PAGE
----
Why is Brooklyn getting all the cool new restaurants? Two-year-old Olmsted is definitely one of New York’s best new additions. And actually driving there was less painful than driving to Tribeca for dinner. This simple, tiny, approachable restaurant is a new breed, popping up in Brooklyn. A restaurant that is turning out gourmet food, cooking with skill, detail and imagination for reasonable prices, in a casual setting.
Chef Greg Baxtrom has quite the pedigree, having cooked at Alinea, Per Se, Blue Hill at Stone Barns and Atera. These were all multi Michelin star restaurants, where dinner could be well over $600 for two. So what a treat to be able to eat gourmet on a budget. His partner is Ian Rothman, who has a ten acre farm in Massachusetts and is the horticulturalist. The wine list is by Jeff Ruiz, another veteran of Atera. But here, there is a reasonable curated list as well as fun craft cocktails.
The restaurant is tiny. We were lucky to snag the only table large enough for 6 people. There is a living wall, of potted ferns and ivy, an open kitchen, and an actual garden out back, where they can snip fresh herbs for your dinner. There are benches set up with cushions, plus picnic tables. You can come a sip wine, have a cocktail, a few appetizers, or come back to the garden to toast your marshmallows over some coals, for your s’mores and take in a little nature. There are fish swimming in a bathtub, birds in a cage, and herb and vegetable garden, where you can connect with nature and see farm to table in action.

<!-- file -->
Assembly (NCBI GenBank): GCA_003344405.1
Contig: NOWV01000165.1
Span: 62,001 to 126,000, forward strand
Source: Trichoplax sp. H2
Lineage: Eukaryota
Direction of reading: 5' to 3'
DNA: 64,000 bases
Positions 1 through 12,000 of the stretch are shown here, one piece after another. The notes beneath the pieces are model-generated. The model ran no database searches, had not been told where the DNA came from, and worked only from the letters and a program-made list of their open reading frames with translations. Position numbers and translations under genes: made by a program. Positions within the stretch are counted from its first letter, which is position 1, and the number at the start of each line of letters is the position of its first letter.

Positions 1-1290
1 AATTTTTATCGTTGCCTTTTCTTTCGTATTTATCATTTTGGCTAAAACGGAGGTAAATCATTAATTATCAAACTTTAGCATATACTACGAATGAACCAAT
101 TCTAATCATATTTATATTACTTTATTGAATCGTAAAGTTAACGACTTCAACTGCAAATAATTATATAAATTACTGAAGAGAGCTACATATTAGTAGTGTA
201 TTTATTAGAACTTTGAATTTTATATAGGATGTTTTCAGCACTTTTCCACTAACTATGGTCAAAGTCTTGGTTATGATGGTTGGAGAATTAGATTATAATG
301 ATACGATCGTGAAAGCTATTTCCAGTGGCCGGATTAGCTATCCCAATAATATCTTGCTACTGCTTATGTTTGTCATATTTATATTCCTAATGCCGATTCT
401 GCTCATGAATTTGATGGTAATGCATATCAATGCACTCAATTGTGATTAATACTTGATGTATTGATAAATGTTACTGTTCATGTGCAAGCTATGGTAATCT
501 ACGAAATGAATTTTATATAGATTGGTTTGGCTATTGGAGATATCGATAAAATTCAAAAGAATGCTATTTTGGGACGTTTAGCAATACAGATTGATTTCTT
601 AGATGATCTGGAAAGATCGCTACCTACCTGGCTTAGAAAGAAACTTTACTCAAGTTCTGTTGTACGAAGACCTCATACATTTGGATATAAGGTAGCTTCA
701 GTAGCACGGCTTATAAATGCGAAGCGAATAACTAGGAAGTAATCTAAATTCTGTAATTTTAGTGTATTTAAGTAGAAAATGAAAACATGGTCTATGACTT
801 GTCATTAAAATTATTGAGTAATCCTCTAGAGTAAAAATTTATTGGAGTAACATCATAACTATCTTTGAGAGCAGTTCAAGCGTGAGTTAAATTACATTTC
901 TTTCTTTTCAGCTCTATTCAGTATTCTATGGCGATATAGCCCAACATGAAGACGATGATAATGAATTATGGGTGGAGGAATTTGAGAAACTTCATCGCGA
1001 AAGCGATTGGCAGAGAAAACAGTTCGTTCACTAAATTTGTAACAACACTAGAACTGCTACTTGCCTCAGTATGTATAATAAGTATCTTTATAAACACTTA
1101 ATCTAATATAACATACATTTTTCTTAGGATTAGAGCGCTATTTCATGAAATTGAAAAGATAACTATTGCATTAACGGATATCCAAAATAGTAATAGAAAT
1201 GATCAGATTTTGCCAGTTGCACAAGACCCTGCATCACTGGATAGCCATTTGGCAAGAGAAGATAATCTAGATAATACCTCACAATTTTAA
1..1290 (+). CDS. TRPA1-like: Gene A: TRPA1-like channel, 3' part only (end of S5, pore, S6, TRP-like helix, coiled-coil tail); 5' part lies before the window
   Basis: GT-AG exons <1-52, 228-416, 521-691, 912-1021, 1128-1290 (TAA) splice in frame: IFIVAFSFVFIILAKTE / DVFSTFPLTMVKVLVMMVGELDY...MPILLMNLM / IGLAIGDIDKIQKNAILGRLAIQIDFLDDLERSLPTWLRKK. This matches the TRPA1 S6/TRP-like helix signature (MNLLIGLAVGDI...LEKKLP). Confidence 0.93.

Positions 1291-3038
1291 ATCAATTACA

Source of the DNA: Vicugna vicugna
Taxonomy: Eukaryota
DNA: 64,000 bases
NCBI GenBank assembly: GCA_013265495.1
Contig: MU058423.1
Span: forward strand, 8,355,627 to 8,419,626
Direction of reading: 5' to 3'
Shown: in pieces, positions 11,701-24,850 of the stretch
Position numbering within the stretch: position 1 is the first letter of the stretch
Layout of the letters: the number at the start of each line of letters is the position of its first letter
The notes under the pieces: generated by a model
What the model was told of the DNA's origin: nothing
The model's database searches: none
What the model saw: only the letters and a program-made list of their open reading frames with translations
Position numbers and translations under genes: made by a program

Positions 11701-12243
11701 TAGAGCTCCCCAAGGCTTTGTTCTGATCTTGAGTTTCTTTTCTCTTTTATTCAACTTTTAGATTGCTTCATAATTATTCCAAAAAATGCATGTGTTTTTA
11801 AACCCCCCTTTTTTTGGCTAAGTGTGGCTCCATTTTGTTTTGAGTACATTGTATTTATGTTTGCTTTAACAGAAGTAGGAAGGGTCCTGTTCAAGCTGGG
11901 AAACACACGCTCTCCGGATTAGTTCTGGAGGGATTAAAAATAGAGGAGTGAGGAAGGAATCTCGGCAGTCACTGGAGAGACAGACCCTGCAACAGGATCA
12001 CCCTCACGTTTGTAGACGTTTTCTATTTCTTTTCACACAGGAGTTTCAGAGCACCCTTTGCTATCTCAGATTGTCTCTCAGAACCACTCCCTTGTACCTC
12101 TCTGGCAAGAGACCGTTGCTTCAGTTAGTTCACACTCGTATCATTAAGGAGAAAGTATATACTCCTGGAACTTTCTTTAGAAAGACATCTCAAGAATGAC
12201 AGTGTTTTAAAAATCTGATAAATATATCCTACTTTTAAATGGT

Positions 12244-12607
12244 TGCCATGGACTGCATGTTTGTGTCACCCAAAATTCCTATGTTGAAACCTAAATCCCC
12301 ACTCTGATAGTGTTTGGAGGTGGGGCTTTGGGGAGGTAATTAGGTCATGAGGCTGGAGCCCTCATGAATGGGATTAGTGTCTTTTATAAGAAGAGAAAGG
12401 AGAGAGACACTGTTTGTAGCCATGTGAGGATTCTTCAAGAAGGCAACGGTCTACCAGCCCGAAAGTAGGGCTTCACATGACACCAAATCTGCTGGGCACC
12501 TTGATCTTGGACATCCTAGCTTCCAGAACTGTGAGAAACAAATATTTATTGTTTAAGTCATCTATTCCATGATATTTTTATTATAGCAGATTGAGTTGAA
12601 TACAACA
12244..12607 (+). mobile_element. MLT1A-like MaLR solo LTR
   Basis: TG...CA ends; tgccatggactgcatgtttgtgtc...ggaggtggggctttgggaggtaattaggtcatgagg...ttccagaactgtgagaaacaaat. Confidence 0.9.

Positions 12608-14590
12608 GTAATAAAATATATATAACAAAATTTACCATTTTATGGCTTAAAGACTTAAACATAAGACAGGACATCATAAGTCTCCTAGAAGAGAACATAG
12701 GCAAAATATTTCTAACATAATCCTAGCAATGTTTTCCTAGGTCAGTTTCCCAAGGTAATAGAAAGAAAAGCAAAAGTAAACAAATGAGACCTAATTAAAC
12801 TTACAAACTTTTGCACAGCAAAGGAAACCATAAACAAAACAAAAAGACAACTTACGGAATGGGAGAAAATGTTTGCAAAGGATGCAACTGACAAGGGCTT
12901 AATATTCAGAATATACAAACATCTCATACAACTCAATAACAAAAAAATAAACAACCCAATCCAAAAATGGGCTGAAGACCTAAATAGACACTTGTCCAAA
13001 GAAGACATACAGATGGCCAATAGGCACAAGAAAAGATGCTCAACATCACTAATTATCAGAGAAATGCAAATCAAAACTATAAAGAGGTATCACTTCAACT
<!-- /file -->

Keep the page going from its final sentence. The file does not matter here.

There is some ambitious gastronomy and some beautiful plating going on here. They encourage you to share, but honestly, the portions are tiny. If you are more than two, you better order doubles of everything. The menu consists of snacks like a plate of 4 oysters with a delicious mignonette du jour. A clever take on watermelon sushi, with thin sliced lemons and topped with bonito. Lobster thermidor is a riff on the original, with lobster crackers and a warm lobster sauce to dip the crackers in. There is a section called Plates, with smaller and larger options. The deep fried kale crab rangoon, comes to you fresh, hot and crispy, and is accompanied by a sweet and sour dipping sauce. The garden spätzle cacao e pepe, is a larger dish and a bargain at $14, for a plate of tender pasta in a lovage (green herbs), quark cheese and black pepper sauce. The carrot crepe is a signature dish, on the small side, but Instagram worthy with heirloom carrots, sunflowers and little neck clams. I thought this dish was extremely tasty and original. Another innovative plate was the heirloom tomato schnitzel, a large frittata size creation, crisped in the pan, with ricotta, bagna cauda and pineapple. The dry rubbed scallops came with grilled corn, chanterelles and blueberries and had a nice spicy bite to them. The roasted and grilled duck, was cooked in a plum sauce with shishito peppers and togarashi. It was the most expensive dish at $24.
They are bringing more refined cooking at a more affordable level, and this includes the cost of drinks and cocktails. Dessert was also most pleasing. Whether you choose a cheese fondue for two, or one of the four sweet items. Of course we tried all four for research purposes only. If ordering the s’mores you must take your dessert in the back garden, which really is a pleasant experience, except for the bugs.(but they do provide bug spray if you are so inclined). The young crowd loved melting the sticky marshmallows, on hand carved sticks, over charcoal and placing them on graham crackers with a Hershey’s chocolate bar. But I thought the other choices were more delicious and memorable. The frozen yoghurt with lavender honey made me swoon, and the bitter chocolate mousse, with vanilla crème fraiche, and the raspberry and decadent cream dessert, were not far behind. Kudos to whoever is the pastry chef, as everything was pure bliss.
Sophisticated food at moderate prices is so hard to find. It really is worth the trip to Brooklyn for creative small plates, that are refreshing, whimsical and ambitious.